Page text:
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The Art & Practice of The Learning Organization”1

What are the Five Core Disciplines?


Personal Mastery

Personal mastery goes beyond competence and skills, though it is grounded in competence and skills. It goes beyond spiritual unfolding or opening, although it requires spiritual growth. It means approaching one’s life as a creative work, living from a creative as opposed to reactive viewpoint.” (141)

Shared vision – a common caring

Shared vision is not an idea. It is, rather, a force in people’s hearts, a force of impressive power. It may be inspired by an idea, but once it goes further – if it is compelling enough to acquire the support of more than one person – then it is no longer an abstraction. It is palpable. …At its simplest level, a shared vision is the answer to the question, “What do we want to create?” When people truly share a vision they are connected, bound together by a common aspiration.” (206)

Mental Models

Mental models are “deeply ingrained assumptions, generalizations or even pictures or images that influence how we understand the world and how we take action. …new insights fail to get put into practice because they conflict with deeply held internal images of how the world works, images that limit us to familiar ways of thinking and acting.” (174)

Team Learning

Team learning is the process of aligning and developing the capacity of the team to create the results its members truly desire… it converts individual learning into institutional learning.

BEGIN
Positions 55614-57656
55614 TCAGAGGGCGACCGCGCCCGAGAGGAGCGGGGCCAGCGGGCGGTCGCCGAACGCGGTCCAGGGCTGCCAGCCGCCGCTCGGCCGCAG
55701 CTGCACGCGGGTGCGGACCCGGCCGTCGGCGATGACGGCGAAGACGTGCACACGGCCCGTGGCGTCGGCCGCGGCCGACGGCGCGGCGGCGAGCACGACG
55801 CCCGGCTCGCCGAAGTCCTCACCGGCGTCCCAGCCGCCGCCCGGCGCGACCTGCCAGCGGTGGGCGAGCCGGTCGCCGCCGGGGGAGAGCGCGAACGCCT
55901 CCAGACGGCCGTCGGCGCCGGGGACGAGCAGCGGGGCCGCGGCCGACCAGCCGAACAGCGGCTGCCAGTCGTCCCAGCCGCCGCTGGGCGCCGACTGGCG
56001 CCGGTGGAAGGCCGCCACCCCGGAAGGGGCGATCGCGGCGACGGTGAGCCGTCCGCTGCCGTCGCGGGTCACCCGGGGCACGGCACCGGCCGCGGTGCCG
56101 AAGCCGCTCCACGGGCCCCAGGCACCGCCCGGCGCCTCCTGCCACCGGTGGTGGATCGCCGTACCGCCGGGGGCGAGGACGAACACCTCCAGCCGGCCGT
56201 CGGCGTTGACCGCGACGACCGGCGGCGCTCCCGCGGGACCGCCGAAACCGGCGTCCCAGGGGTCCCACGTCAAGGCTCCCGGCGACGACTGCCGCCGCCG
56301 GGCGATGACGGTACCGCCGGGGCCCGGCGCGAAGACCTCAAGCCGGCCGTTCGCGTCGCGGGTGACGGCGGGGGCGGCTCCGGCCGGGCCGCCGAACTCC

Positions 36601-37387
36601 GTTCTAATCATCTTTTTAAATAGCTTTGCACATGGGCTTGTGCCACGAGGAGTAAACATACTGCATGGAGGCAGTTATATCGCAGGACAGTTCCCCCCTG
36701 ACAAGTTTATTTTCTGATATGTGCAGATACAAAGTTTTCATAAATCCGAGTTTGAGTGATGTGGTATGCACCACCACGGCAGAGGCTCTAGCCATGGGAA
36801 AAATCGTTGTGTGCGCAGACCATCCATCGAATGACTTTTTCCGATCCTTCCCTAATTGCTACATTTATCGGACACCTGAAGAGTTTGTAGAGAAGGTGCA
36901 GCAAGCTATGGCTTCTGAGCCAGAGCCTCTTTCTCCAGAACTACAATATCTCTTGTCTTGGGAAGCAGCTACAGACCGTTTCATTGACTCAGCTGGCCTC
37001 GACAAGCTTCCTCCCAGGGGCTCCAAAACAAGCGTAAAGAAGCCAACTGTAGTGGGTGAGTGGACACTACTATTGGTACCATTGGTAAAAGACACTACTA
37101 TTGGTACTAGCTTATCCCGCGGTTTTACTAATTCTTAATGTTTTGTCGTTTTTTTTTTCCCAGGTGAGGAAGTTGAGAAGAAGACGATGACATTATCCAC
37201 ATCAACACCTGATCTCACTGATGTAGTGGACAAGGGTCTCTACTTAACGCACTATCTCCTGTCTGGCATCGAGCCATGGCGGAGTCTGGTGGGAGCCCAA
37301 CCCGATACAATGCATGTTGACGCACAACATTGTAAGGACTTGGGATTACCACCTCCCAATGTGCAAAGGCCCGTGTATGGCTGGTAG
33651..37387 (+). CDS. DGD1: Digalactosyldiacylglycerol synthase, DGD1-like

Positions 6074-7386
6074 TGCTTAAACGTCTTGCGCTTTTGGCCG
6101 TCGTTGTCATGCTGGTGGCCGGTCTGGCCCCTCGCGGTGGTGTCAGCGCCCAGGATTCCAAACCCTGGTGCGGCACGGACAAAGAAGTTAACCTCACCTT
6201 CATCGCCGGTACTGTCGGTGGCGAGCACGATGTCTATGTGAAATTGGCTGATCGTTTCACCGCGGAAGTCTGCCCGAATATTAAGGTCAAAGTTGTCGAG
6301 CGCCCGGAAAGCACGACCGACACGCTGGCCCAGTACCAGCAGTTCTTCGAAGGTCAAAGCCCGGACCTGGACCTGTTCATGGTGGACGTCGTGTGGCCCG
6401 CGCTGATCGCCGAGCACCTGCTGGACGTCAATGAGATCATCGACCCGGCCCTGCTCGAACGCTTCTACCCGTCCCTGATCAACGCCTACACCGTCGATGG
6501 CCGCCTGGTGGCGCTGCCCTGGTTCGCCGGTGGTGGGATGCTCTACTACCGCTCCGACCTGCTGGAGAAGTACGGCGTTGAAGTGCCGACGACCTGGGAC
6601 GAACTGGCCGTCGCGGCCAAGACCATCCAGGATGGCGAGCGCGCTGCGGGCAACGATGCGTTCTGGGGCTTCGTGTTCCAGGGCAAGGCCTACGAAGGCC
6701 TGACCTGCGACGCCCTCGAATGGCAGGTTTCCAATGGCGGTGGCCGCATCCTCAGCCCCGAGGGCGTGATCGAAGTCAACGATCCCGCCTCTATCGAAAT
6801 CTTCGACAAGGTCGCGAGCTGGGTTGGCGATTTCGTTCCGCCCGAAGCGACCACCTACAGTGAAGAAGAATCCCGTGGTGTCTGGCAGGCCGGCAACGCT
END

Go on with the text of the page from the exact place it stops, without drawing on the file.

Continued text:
Systems Thinking

human endeavors are systems. They are bound by invisible fabrics of interrelated actions, which often take years to fully play out their effects on each other. Since we are part of that lacework ourselves, it’s doubly hard to see the whole pattern of change. Instead we tend to focus on snapshots of isolated parts of the system and wonder why our deepest problems never seem to get solved…. Systems thinking is … has been developed over the past fifty years, to make the full patterns clearer, and to help us see how to change them effectively. Though the tools are new, the underlying worldview is extremely intuitive; experiments with young children show that they learn systems thinking very quickly. (7)

All quotes are from Peter Senge, The Fifth Discipline (New York: Doubleday Currency, 1990).1

 

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